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A single-point boring tool with adjustable cutting diameter may be used for the tightest-tolerance cutting that a given machining center is likely to perform. At the same time, this tool is probably the most inherently unbalanced object the machine will ever use to take a cut.
This irony has real consequence as spindle speed increases, because the centrifugal force resulting from unbalance increases as the square of rotational speed. Raising the speed from 4,000 to 8,000 rpm, without any change in tooling, causes centrifugal force to quadruple. Raising the speed of the same process to 12,000 rpm raises the force from unbalance to 9 times what it was at the original speed. Because of the exponential increase, an effect that was once negligible may be amplified to the point that tight tolerances can no longer be held.
One company providing variable-diameter precision boring tools is KPT Kaiser of Elk Grove Village, Illinois. During the past decade, as maximum spindle speeds for all classes of machining centers were increasing significantly, this company introduced updated versions of its tools better suited to boring at high rpm. Among the newer versions are adjustable-balance models that use moving counterweights to compensate for the change in unbalance that comes from changing the radial position of the cutting insert.
But not every boring application—not even every high speed application—is a candidate for one of these balanceable tools. Vice president of engineering Jack Burley says that tools with adjustable balance account for only 10 percent of the company's sales of the variable-diameter tooling. Tools that are not balanceable by means of a moving counterweight are nevertheless engineered to be balanced at the middle of the tool's adjustable diameter range. And for most finish boring applications, just this level of balance is enough.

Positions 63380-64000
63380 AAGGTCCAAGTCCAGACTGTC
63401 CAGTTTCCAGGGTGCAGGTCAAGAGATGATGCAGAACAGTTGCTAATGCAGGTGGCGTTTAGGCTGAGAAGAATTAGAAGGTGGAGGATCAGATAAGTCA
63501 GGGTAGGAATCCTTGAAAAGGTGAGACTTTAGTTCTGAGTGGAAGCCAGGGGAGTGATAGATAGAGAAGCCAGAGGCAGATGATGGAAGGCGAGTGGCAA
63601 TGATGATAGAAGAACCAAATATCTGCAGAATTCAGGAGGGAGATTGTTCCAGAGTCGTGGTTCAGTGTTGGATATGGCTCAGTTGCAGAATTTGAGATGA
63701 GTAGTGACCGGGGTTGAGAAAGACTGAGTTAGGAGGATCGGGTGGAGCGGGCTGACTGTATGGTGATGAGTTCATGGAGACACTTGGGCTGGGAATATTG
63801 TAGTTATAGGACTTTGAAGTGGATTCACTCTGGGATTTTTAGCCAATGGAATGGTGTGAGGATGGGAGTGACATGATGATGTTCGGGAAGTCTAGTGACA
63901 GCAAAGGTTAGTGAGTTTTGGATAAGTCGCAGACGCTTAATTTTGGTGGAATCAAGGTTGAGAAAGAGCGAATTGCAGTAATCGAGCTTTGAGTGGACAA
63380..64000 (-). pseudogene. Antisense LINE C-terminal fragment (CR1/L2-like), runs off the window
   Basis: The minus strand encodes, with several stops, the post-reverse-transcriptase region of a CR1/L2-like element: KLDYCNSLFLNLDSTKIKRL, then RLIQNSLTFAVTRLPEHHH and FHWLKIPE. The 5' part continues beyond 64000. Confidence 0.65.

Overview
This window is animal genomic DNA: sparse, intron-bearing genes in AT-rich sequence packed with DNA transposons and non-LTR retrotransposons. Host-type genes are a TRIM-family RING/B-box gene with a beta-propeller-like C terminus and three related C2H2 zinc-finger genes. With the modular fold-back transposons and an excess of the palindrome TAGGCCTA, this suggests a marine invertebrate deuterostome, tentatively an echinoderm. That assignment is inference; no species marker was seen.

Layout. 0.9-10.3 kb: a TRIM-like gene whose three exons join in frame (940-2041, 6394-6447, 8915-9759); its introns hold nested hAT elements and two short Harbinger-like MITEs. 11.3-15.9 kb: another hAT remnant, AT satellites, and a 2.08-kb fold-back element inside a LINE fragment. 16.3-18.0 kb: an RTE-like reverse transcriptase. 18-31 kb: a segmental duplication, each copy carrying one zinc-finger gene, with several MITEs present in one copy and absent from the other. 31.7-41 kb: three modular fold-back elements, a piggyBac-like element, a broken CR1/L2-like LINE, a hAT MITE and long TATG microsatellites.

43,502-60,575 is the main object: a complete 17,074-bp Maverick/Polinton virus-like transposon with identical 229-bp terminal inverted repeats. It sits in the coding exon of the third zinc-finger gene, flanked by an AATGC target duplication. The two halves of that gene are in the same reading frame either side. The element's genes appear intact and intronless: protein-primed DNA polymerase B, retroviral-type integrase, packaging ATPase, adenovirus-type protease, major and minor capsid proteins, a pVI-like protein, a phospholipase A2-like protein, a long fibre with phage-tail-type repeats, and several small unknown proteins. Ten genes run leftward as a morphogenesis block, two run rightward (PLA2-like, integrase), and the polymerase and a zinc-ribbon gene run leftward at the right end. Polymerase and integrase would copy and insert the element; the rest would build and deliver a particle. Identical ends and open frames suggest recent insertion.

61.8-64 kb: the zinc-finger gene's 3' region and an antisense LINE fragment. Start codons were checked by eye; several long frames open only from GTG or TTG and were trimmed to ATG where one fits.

Understanding unbalance as it applies to single-point boring is useful for shops that want to machine precision holes at faster cutting speeds. In addition, the same understanding is also useful in a larger context. Shops moving to higher spindle speeds for various applications are often concerned about the potential effects of unbalance. The example of high speed finish boring, which combines a highly asymmetric tool with a very light depth of cut, can provide a useful benchmark for these shops. The extreme set of conditions shows the extent of the impact that unbalance can have on the performance of the process.
Mr. Burley says a common mistake in high speed machining is to give too little consideration to balance. Another common mistake, he says, is to give too much consideration to balance. Higher speeds do make it worthwhile to use high-quality tools and toolholders manufactured to tight balance requirements, but where end mills and other inherently symmetrical tools are concerned, just choosing quality tooling is probably enough to ensure that balance is sufficient. Trying to improve balance further through some off-line adjustment to the tool is likely to be overkill, resulting in a change in centrifugal force that's tiny compared to the force from the cut. The reason is that single-point boring tools are more prone to require balance adjustment precisely is that the light depth of cut makes a small unbalance force more significant by comparison.
And even at that, the effect of unbalance would not be considered significant to everyone. Comparison testing at 10,000 rpm between balanceable and non-balanceable single-point tools showed a difference in hole roundness error of about 5 microns (see Figure 1). Many machining operations could tolerate error of a comparable magnitude. But in precision boring, error of this magnitude has to be addressed.
Boring And Speed